We would therefore advise that whenever fashion peremptorily compels the adoption of large and wide bonnets, that ample trimmings be inserted towards the edge, as this will tend to diminish the vacant and unbecoming appearance which size is apt to impart; and because the interposition of flowers and tulle of suitable tints will have a softening influence. The latter especially, if tastefully managed, has something light and graceful about it, suggestive of elegance and simplicity.

It is not our purpose in a work so slight to enter into a discussion upon the theory of colours. Our readers are well aware that there are but three primary ones in nature, viz.: yellow, red, and blue; and that all the gorgeous variety of hues that we admire, whether in a rich sunset, or in the exquisite plumage of the feathered tribe, are but so many different combinations where the same tints preponderate in a greater or lesser degree.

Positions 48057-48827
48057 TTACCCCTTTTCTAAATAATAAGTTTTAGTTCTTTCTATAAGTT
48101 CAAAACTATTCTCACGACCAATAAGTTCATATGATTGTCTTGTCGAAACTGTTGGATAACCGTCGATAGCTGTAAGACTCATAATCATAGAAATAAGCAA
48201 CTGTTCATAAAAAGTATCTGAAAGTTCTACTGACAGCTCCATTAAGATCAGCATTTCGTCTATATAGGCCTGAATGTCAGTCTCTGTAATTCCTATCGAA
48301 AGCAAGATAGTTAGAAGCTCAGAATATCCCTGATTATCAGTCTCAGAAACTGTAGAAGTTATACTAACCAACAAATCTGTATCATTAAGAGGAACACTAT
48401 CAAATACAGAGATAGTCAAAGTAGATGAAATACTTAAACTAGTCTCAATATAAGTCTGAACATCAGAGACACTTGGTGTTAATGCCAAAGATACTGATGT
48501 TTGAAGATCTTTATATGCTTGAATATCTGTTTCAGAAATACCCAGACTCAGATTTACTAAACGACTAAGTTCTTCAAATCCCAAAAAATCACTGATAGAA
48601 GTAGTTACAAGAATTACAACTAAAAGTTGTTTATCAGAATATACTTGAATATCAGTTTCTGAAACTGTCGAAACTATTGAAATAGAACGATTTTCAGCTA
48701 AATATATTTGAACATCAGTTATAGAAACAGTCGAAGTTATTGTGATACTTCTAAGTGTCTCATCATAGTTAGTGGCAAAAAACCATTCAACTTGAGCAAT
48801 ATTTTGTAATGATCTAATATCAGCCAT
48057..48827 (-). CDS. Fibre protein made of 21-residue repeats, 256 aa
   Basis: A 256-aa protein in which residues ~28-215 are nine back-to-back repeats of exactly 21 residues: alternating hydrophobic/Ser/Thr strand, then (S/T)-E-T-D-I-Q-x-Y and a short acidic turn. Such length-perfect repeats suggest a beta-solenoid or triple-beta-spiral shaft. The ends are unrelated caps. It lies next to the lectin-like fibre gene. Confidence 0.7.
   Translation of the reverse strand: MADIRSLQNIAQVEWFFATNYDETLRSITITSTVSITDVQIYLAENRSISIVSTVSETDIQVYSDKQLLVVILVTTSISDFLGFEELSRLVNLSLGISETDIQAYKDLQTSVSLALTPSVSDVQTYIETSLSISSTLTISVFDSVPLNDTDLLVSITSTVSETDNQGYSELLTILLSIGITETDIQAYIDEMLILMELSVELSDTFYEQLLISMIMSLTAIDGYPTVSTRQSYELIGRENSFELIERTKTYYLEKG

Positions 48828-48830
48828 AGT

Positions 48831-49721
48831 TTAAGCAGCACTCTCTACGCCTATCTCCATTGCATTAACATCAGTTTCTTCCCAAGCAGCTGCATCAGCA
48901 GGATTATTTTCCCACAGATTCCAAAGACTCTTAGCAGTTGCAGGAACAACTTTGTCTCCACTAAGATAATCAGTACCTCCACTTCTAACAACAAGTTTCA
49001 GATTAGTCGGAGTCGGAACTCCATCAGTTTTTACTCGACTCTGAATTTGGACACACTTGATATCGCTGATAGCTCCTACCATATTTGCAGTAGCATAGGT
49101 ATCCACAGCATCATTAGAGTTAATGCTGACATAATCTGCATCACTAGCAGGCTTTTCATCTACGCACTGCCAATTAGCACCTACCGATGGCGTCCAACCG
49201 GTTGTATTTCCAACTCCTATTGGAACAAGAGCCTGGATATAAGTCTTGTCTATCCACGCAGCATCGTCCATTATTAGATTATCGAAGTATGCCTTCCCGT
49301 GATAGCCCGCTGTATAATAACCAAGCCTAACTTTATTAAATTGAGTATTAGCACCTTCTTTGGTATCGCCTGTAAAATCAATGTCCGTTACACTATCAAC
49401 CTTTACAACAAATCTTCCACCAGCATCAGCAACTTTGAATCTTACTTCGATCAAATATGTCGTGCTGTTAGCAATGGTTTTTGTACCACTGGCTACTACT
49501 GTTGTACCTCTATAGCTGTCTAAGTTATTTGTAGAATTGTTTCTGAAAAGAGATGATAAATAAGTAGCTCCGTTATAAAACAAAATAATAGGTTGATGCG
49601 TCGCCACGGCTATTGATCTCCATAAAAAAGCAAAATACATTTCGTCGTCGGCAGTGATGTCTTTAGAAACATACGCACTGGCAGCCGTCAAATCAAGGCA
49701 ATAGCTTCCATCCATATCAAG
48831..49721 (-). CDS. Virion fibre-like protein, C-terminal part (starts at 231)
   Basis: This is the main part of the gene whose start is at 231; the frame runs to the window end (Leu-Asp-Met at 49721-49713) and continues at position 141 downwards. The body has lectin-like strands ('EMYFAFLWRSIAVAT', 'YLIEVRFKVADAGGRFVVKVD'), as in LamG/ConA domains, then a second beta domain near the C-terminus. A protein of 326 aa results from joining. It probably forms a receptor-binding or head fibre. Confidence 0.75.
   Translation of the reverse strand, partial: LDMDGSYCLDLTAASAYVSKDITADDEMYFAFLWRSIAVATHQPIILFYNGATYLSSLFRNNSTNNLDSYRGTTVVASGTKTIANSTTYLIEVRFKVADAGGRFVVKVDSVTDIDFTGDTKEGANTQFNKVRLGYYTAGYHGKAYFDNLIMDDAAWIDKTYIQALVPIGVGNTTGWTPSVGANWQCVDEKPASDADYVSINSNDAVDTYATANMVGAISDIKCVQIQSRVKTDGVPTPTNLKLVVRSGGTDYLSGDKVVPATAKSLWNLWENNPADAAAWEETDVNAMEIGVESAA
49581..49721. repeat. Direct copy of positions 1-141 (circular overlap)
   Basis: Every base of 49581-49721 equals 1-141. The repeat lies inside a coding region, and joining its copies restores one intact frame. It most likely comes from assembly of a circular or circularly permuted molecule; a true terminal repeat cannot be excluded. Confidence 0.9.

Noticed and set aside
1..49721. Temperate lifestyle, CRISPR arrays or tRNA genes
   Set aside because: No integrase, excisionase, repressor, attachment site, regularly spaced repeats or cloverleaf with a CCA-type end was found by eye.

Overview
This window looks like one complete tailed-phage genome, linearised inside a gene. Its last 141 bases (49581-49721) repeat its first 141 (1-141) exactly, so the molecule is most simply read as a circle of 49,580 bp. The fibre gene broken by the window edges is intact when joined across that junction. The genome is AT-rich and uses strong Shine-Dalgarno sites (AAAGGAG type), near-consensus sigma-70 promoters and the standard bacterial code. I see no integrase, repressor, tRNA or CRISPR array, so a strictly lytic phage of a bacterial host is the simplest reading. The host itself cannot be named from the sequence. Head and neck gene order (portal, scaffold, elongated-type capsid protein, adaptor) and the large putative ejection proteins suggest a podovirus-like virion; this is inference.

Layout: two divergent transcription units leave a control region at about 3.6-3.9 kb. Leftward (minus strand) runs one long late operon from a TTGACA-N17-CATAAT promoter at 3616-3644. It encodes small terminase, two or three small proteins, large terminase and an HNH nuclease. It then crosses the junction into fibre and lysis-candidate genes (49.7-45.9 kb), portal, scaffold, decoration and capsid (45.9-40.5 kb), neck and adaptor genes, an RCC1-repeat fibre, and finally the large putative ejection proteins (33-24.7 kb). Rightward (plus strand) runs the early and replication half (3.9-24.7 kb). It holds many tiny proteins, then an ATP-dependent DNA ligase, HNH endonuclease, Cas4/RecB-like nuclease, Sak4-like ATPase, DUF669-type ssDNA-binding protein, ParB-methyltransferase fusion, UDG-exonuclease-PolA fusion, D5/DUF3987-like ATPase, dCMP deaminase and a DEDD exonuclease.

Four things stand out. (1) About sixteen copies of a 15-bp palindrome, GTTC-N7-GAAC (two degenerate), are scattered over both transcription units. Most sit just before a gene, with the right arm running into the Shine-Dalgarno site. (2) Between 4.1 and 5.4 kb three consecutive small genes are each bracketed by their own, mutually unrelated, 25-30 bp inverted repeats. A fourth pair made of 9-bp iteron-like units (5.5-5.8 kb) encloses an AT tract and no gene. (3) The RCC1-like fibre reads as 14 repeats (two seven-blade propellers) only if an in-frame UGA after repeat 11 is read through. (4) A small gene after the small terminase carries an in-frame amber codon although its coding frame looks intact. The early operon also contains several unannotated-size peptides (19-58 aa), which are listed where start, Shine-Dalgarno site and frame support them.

On these simple facts a clever modern writer has built a whole system, tending to shew that a due attention to the harmony of colours would be the most certain guide for treating a complexion properly. Thus, according to our author, yellow to a pale face produces a livid hue; red would impart a greenish tint; while blue would render it positively sallow: in which latter assertion we heartily concur.